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Saturday, June 15
The Indiana Daily Student

Supreme Court votes against affirmative action in college admissions

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The Supreme Court ruled against affirmative action in the admission processes of colleges and universities Thursday, alleging it is unconstitutional for public and private institutions to consider race as a factor when accepting applicants.

The decision is a rare ruling against affirmative action since it was first upheld in 1978 with the landmark case, Regents of the University of California v. Bakke. Before Thursday’s ruling, the Court had consistently ruled in favor of the practice to address inequality and diversity issues on college campuses.

In cases against the University of North Carolina and Harvard University, the Court alleged the schools’ admissions policies favoring affirmative action violate the 14th amendment’s equal protection clause.

The Court voted 6-3 against UNC and 6-2 against Harvard, with Justices Ketanji Brown Jackson, Sonia Sotomayor and Elena Kagan dissenting. Jackson withheld from voting in the Harvard case, having attended the university’s undergraduate and law programs, later serving on its board of overseers.

“By ending race-conscious college admissions, this Court closes the door of opportunity that the Court’s precedents helped open to young students of every race,” Sotomayor said in her dissent.

Although the Court ruled against the outright use of affirmative action in admissions, Chief Justice John Roberts emphasized in his ruling that the decision does not prohibit applicants from discussing their own experiences with race in personal essays and applications.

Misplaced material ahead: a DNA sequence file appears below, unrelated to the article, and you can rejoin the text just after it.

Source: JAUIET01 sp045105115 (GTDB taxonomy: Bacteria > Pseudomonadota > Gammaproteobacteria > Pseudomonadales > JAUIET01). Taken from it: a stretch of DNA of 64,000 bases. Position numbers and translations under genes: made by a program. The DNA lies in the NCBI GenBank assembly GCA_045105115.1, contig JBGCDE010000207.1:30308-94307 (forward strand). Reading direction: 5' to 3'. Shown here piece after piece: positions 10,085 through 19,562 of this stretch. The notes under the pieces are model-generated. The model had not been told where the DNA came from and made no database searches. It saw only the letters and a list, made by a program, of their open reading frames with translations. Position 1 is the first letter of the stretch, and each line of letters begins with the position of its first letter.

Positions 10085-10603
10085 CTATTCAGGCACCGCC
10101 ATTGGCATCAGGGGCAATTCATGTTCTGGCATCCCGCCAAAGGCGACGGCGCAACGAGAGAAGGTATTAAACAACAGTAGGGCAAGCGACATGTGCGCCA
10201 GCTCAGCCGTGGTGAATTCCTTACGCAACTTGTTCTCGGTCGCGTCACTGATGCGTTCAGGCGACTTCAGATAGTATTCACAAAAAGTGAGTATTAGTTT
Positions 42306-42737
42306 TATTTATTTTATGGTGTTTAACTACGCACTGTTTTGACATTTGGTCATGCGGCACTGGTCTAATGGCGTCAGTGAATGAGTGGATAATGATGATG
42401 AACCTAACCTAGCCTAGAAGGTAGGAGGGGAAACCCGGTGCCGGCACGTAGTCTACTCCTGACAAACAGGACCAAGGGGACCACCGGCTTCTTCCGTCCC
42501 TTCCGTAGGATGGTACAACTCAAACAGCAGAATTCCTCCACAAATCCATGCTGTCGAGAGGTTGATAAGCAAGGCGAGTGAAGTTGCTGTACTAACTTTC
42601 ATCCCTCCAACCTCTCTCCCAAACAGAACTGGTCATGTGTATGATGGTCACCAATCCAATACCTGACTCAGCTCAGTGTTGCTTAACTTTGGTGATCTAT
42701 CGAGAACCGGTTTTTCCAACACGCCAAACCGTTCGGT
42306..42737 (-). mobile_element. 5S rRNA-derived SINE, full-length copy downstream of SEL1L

“Nothing in this opinion should be construed as prohibiting universities from considering an applicant’s discussion of how race affected his or her life, be it through discrimination, inspiration, or otherwise,” Roberts wrote.

In response to the decision, Indiana University President Pamela Whitten issued a joint statement in collaboration with other university leaders, stressing values of promoting diversity on campus.

“In the weeks to come, we will work to understand this ruling and what may be required to ensure that IU follows the law, while also continuing to pursue the principles and values that have shaped the learning environment we seek across IU,” leaders said in the statement.

Thursday’s ruling comes just over a year after the landmark decision against Roe v. Wade, another case of previously upheld precedents reversed by the Court’s conservative majority.

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